Wednesday, May 9, 2012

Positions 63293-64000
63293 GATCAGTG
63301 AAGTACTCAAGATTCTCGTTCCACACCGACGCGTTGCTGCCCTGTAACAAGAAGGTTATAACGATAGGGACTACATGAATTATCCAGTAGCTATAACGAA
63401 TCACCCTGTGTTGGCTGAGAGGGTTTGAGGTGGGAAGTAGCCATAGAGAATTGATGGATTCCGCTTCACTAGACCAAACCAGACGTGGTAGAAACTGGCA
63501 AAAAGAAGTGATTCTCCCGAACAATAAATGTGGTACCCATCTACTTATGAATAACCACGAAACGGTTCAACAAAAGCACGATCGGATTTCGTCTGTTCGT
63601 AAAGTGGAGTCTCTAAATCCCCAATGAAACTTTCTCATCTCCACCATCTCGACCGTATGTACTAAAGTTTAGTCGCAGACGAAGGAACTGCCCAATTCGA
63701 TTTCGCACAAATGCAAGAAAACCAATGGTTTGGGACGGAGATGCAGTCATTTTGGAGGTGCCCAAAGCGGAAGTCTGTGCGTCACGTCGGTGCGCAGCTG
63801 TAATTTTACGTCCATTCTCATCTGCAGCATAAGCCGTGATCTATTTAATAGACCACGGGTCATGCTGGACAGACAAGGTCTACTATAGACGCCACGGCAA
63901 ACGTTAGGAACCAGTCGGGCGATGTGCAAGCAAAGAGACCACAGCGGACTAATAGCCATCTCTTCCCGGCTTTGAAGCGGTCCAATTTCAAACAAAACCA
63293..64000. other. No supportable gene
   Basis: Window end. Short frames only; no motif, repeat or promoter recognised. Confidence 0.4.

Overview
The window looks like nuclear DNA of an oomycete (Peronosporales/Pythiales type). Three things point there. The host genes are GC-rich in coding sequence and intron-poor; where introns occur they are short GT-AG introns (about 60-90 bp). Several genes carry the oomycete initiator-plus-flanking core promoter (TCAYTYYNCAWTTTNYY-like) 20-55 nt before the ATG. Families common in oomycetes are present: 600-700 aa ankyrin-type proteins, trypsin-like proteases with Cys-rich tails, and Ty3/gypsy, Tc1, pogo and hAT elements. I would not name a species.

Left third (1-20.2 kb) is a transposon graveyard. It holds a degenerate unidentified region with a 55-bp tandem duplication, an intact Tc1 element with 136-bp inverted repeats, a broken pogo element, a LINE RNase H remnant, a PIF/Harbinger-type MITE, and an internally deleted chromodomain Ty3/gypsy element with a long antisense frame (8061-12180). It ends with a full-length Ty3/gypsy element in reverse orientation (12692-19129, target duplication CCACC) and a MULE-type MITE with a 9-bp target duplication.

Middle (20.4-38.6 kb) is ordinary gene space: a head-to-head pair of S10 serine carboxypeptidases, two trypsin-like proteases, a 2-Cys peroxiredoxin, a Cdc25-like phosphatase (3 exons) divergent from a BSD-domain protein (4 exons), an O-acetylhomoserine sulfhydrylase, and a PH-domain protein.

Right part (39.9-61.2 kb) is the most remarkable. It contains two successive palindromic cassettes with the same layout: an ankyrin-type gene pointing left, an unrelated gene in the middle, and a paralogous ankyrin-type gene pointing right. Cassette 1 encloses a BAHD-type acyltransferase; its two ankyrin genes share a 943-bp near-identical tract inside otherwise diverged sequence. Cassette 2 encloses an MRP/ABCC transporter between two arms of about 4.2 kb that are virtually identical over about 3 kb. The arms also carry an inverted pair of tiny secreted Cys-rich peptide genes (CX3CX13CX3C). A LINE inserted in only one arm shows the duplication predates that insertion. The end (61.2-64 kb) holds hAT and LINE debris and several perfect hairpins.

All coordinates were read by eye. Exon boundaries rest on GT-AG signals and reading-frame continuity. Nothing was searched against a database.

This is a follow up to my blogs on the weird brother and sister. "The Strange Two" as I dubbed them. The mother never did come to see the school, but she insisted she would like him to attend and stated that she didn't mind not seeing the program. The Regional Center Case Manager, myself, and the parents went to Cameron School for an IFSP (Individual Family Service Plan) and a transition meeting. At three years of age, which he will be in October, he will be part of the school system. All this was explained to the parents. We sat in a small, hot and stuffy office. Of course the weird two fidgeted and squirmed and fought, but in this case their behavior was understandable, as it was difficult to sit there quietly. At this meeting I noticed mother is pregnant. I have my own thoughts about this and they are not very charitable. I managed to keep my opinions to myself. After the meeting with the school district the Case Manager again told them about the program and again mother said she is fine with him coming there. We gave her the necessary paperwork to complete and I again explained that once he began at the program I wouldn't be coming to their home anymore. Per her request we agreed that I would go once more, on the following Friday. Twice she repeated Friday. I usually go on a Thursday but she had other appointments. I told her I would be there Friday at 11.30 and would take the paperwork back from her. It was arranged that he would begin in the program the following Monday. Transport was arranged and the Spanish speaking bus driver called the mother to arrange the pickup time. She left messages for her, but mother did not return her call. I had the name of the bus driver and took it with me. When I arrived at the apartment, after having climbed the steps in the burning sun, lugging the books he appeared to enjoy, and paper and a tin of crayons, and stacking blocks and a ball, no one was there. I called the mother who said 'we will be there in half an hour." I went to the 99c store and bought gifts for The Strange Two. After half an hour I returned, lugging everything with me. Still no one at home. I called mom, and she said "another half an hour." I told her I couldn't wait any longer. I gave her the bus driver's number which I also left in a written note on their door. The bus driver went there Monday morning - no one was in the apartment. It is now Wednesday and we have not heard from mother. It is no longer up to me, but I cannot help wondering what on earth happened. However, there is some balance in the universe. I have noticed that usually when I am at my wit's end, and about to quit, forever, never to return, I get referrals of a different nature. I now have two new referrals, one to a an infant boy who had a stroke in utero - this happens more often than anyone realises. He is a delight and his parents are very involved and interested in helping him. Mom actually does the things I tell her and within a couple of weeks he is making very good progress. The other referral is a 16 month old girl who was born extremely prematurely. This is also an involved family and she is coming along nicely. So, I am still here and still working!